And I'm convinced that, one day, we can watch a digitally altered version of the 1974 film in which they replaced Finney with Suchet. Mark my words!

  2. One of my all-time favorite mysteries. I have photos of me somewhere riding a camel by the Pyramids and standing in front of the hotel where Poirot stayed in Egypt.

  3. This too is one of my favorites, though my memory of it is that outside of Poirot and Colonel Race, there's really no one to like in this this story, Probably why it's not at the top echelon of my own list of favorite Christies.

    But I enjoyed reading your post nonetheless. It is possible to forget a Christie. Even as many times as I've read and re-read her books, there are always one or two that slip under the radar.

  4. You can definitely count me as a big fan of this novel too - and you raise an interesting point about re-reading Christie even when you know the ending. Like Curt, I saw the Ustinov version on its cinema release in 1978 and was enormously impressed by the cleverness of the plot. Nowadays I;m not sure I would still want to read the book, but at the time (long before we got a VCR) it was a way of recapturing the movie, but instead it turned me into a budding GAD fanatic. I do like this one a lot, the pleasure of it only slight reduced when la Christie so mercilessly re-utilised the plot for EVIL UNDER THE SUN.

    1. Evil Under the Sun also recycled the short story "Triangle at Rhodes," which makes it perhaps her least original and creative of all her most well-known and popular novels. Still a good read, but not one of her best – especially if you read back-to-back with Death on the Nile. A newbe would think that Christie wrote the same book over and over again.

      You're the living proof that if a movie adaptation stays faithful to its source material (in spite of it's changes and miscasting Ustinov as Poirot, at it's core, it was still Christie's story in all its brilliance) you satisfy old fans and draw-in new ones.

  5. Hi, TomCat!

    It's been long ago when I've began to read your blog and ever since I follow it, your reviews just keep on impressing me to the highest degree. It's a pleasure to read it and I'm very happy that you chose an Agatha Christie novel this time cause in Hungary she is the number one mystery novelist (although those Scandinavian „serious crime writers” get to be more and more popular here too) and she was the one who endeared me to the genre so she'll be always my favourite of the Golden Age Masters and Mistresses.

    In my view, there are some so called „masterpieces” in Christie's output that are a little bit overhyped. For example, I know thar you, John Curran, Robert Barnard, Symons and lots of English reviewers regard THE ABC MURDERS as one of her very best but I myself find it one of the greatest letdowns of her career. The idea is superb but the solution (for me, at least) was strikingly obvious. And Hastings was a bit annoying in that novel, not that much as in THE MURDER ON THE LINK but definetly was.

    Fortunately, DEATH ON THE NILE is the member of another bunch that I call „worthy for the hype" cathegory. I've read it some six or seven years ago as a small boy and when Poirot exposed the culprit I just couldn't believe my eyes... then he explained it with all that clever little clues... and I was shocked. It was AMAZING. Not just the plot and the dénoument but the characters (I remember liking Cornelia Robson very much), the setting, the atmosphere were all top-notch. I hope I can read it again in the future to see if it withstand the test of time but I think that the enjoyment will be the same. It's a true classic, one of the brightest gems on Christie's golden crown.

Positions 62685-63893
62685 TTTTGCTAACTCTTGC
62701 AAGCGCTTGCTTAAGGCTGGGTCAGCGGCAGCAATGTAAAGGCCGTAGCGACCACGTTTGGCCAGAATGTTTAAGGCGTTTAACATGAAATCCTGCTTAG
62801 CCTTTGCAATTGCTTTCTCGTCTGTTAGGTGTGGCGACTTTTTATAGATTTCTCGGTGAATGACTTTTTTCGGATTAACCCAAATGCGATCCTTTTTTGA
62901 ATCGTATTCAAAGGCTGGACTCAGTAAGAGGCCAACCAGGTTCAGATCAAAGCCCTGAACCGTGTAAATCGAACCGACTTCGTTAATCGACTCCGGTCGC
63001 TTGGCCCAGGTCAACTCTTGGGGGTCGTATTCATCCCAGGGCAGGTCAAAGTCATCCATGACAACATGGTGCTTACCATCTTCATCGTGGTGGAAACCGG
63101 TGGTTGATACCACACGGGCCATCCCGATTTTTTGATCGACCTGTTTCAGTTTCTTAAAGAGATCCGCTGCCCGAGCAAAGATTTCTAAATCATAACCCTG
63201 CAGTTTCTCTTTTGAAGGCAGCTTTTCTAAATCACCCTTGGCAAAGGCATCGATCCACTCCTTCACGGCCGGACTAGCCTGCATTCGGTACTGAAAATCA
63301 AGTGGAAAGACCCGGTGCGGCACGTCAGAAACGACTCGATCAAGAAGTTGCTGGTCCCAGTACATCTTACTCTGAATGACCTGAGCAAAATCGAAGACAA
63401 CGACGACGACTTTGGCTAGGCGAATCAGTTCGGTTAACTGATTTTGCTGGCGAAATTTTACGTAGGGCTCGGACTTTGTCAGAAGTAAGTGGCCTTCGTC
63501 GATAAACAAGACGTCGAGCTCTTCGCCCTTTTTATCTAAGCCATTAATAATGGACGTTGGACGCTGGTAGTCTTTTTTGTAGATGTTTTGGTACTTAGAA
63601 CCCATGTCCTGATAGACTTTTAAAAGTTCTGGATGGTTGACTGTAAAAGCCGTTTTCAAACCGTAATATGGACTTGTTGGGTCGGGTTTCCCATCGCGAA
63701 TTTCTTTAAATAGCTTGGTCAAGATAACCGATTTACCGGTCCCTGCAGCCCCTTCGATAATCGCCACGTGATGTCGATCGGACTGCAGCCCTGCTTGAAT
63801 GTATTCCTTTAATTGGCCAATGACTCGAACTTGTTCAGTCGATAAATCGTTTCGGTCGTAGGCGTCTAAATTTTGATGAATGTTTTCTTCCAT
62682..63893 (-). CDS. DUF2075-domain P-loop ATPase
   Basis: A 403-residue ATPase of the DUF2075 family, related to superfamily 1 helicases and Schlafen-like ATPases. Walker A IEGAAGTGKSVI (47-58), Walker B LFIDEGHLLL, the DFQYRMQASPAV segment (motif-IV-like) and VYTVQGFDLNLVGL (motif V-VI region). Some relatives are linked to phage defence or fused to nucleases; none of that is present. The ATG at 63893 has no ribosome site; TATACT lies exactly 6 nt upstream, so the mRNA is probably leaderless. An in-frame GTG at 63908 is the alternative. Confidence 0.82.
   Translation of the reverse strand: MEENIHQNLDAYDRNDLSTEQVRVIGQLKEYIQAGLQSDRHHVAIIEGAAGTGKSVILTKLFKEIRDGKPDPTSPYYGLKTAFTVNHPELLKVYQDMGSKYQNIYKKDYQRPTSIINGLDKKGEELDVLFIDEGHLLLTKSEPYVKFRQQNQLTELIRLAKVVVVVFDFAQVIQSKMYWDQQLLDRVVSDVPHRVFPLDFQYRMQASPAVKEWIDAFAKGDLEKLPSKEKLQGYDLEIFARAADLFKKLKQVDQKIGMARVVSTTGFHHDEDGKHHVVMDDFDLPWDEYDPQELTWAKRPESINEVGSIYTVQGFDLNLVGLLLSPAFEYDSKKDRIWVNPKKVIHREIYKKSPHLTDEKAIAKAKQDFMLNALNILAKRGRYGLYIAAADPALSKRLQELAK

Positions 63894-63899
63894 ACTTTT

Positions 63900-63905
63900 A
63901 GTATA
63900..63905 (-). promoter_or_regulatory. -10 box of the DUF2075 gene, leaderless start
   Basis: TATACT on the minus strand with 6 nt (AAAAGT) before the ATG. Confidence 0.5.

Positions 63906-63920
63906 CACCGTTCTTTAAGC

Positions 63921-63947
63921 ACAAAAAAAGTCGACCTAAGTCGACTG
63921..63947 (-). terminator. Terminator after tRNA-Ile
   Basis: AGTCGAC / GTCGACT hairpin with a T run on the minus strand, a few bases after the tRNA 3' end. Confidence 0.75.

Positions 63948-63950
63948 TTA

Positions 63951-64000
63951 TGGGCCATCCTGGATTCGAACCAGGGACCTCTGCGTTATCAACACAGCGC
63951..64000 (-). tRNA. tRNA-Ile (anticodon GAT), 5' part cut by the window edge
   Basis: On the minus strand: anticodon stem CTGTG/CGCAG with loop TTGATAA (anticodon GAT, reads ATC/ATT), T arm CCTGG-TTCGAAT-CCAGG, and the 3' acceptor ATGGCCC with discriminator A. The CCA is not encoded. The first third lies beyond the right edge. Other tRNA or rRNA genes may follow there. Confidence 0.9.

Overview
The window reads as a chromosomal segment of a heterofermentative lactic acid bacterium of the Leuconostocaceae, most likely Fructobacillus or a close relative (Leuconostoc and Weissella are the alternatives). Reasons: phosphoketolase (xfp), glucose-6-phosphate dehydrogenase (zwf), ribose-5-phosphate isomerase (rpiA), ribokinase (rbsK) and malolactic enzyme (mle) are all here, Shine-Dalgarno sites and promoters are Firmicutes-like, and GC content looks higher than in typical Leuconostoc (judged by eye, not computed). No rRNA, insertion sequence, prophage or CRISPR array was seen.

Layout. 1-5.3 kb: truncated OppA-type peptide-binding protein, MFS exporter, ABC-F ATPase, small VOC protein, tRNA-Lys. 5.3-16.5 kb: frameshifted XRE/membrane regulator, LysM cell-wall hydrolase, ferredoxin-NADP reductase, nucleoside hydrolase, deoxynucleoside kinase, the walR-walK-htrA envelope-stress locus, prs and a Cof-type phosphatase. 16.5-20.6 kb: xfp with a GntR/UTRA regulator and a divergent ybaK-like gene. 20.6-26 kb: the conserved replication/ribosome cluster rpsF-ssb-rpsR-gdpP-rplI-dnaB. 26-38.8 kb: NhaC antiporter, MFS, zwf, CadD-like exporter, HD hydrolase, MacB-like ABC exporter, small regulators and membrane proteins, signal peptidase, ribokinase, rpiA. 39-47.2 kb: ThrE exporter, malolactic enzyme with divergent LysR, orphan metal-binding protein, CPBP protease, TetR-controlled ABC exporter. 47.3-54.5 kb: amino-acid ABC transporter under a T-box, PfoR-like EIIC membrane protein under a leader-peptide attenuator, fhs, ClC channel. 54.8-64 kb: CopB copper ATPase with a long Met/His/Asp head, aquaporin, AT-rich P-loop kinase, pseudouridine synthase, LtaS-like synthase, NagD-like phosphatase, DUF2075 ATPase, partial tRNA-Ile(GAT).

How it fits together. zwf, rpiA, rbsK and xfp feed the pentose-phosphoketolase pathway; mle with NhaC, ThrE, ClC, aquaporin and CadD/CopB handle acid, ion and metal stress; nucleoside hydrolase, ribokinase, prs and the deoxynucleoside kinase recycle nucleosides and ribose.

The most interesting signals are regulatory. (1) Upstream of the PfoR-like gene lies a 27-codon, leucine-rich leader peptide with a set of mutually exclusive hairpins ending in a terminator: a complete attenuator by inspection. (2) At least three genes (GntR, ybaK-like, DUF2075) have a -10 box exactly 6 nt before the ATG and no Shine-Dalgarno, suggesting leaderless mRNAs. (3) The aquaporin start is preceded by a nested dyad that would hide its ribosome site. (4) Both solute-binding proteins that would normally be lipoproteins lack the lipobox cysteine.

I'm looking forward to your next review!


    1. Glad to have you among my regular visitors and thanks for the kind words!

      I did not know that Christie was still that popular in some countries (number one huh), but it's a testament how good her stories really are (even in translations) and she's one of those cases were every bit of success and praise was more than earned. And she has done such a lovely job in creating mystery addicts for almost a century now. :)

    2. Unfortunately, she seems to be the only Golden Age writer besides Simenon who could succeed widely among the Hungarian public. It's a shame because in the previous regime there were two big crime book series wherein a lot of classic mystery novels were published in Hungarian translation. For example Carr's THE CASE OF THE CONSTANT SUICIDES (one of my favourites) or Ellery Queen's HALFWAY HOUSE. And of course a lot of Christie, Simenon, Ed McBain. There was also a magazine which published serialized novels, many written by classic authors. There are a lot of old translations, made before the war too.

      But nowadays Christie is the only one who seems to have survived the depression. The new, post-communist McBain and Simenon series are on hiatus and the Dickson Carr series stopped after the first two releases some years ago.

      Luckily, we still have the yearly seven-eight Christie with great translations and beautiful hardcovers (!) and some very nice Ross MacDonald novels by the same publisher but this is all. So I hope that next year my family gives me a Kindle for my school leaving because those Gladys Mitchell and Christianna Brand e-books seem to be delicious. Just as the Carr and Queen ones.

      And yes: Agatha was truly the Queen of the „Game”. :-)

    3. Well, I hope you get that kindle in order to get your regular, but varied, fix of mysteries.

      Gladys Mitchell and Christianna Brand were, IMHO, more deserving of the title Crime Queen's than Margery Allingham and Ngaio Marsh, but be warned, Mitchell is somewhat of an acquired taste.